Night one we ventured just south of Churchill to Nanuk Operations’ modern yurt in the boreal forest. This large, heated yurt was a nice place to sit and enjoy individually-boxed charcuterie snacks and a glass of wine. It was a perfect setting for the tour group to get to know each other and for the shutterbugs to compare settings on their cameras. And no matter where we were each night, guides Ward or Mike helped to troubleshoot settings, offer advice and answer any questions.

At around midnight we got our first taste of the northern lights. Over the treetops with the moon setting in the distance, they danced across the sky for over an hour. I’ve seen northern lights before but not in such a still, quiet, beautiful setting. There was no big city light pollution either and because of how crisp the air was, the optics were incredible. A particularly winding ribbon of light in the sky appeared to move like fingers running through harp strings or the wake behind a canoe. Unreal. And this was only night one!

Our second night took us across the Churchill River via a Tundra Buggy® where we started our evening with a dinner at Dan’s Diner. We all thoroughly enjoyed this uniquely-curated meal in a skylight-equipped Tundra Buggy® “dining car” on the banks of the frozen Churchill River. Each course was beautifully-plated, the ingredients were incredible and the dishes were out of this world. The winner for me was the smoked fish on toast: the scallops were exactly how I like them, having simply been introduced to the pan on each side. The courses were perfectly portioned so that by the time the apple tarte tatin with made-from-scratch ice cream arrived, we still had room. After dinner we all went outside where a nearby bonfire was prepared so we could to enjoy the scotch tasting portion of our evening and, as if on cue, more northern lights. How about that for dinner and a show?

On our third night, the evening took us out to Wapusk Adventures in the boreal forest. A tipi in the yard was lit dimly from within and made for a beautiful foreground to our photos.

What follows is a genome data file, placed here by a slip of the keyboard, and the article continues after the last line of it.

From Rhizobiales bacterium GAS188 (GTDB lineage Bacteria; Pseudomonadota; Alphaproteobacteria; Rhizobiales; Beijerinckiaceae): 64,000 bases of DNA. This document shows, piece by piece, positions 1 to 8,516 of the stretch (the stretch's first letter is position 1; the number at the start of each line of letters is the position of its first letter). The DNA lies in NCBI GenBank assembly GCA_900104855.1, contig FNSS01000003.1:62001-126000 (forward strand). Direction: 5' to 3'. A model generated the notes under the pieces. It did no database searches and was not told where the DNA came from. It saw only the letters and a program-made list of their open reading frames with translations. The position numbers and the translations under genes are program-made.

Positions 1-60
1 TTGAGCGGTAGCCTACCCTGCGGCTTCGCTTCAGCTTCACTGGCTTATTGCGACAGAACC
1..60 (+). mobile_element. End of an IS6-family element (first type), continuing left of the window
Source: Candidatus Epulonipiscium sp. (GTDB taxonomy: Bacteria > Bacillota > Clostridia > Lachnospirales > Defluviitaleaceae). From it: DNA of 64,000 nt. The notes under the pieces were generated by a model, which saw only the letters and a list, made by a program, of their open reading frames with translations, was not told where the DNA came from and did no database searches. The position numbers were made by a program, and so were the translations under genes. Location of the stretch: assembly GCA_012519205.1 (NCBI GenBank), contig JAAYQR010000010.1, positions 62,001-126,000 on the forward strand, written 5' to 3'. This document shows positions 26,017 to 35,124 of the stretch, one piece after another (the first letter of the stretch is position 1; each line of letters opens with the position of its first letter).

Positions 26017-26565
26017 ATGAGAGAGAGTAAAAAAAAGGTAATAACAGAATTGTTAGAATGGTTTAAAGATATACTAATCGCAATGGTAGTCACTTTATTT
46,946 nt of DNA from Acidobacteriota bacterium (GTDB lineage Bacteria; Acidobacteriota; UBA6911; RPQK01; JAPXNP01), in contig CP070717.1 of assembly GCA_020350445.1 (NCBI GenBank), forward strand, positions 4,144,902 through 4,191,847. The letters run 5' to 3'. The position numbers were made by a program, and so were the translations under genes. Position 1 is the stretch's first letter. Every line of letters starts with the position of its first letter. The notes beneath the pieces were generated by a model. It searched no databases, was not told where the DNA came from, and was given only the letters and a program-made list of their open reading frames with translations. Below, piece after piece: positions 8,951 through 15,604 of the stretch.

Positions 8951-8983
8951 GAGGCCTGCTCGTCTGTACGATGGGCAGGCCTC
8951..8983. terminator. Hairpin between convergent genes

When the lights appeared that night, nothing could prepare me for the horizon-to-horizon, full 360-degree sea of green and blue waves swirling above us. We ran around like keystone cops setting up shot after shot after shot. The lights were so active I joked that you could just randomly point your camera anywhere in the sky and get a great photograph.

I recall looking over to everyone staring at the sky, their faces lit green from above, grinning ear-to-ear. I can count on one hand the number of times in my life that I’ve been overcome by emotion simply looking at something in nature and this was definitely one of those times. Beyond that, it’s hard to describe what we all experienced that night. Even our local driver described the show that night as “the best aurora he’d seen all season.” Hard to argue with him on that one.

Our last night chasing the lights was at the Thanadelthur Lounge out across the Churchill River. Similar to Dan’s Diner, this is another modified Tundra Buggy® that includes an outdoor viewing deck on the roof, accessed via an outdoor spiral staircase. A nearby igloo lit from within offered more unique shot composition opportunities.

Whether you’re an experienced photographer, or just want to take photos with your newer smartphone, Frontiers North Adventures' Photo Adventure: Northern Lights in Churchill might be the best way you can experience the northern lights. From the daytime activities that enrich your understanding of the north and give cultural, historical and scientific context to the aurora borealis, to the expert advice you get from experienced photographers during your evenings, the whole tour is full and rewarding.

During our adventure, the guide Ward said, “You don’t come to Churchill to check something off your bucket list, you come to Churchill to add to it.” I’m already doing mental math on how and when I can visit with my family to see beluga whales in the summer. So beware, come to Churchill at your own peril because it’s a slippery slope that’ll keep you wanting to come back for more.

Travel Manitoba staff was hosted by Frontiers North Adventures, who did not review nor approve this story.

About The Author

When it comes to the passion I have for my home province, I unabashedly wear my heart on my sleeve, jumping at any opportunity to celebrate Manitoba's people, places & stories. Feel free to reach out with ideas/questions at mgrajewski@travelmanitoba.com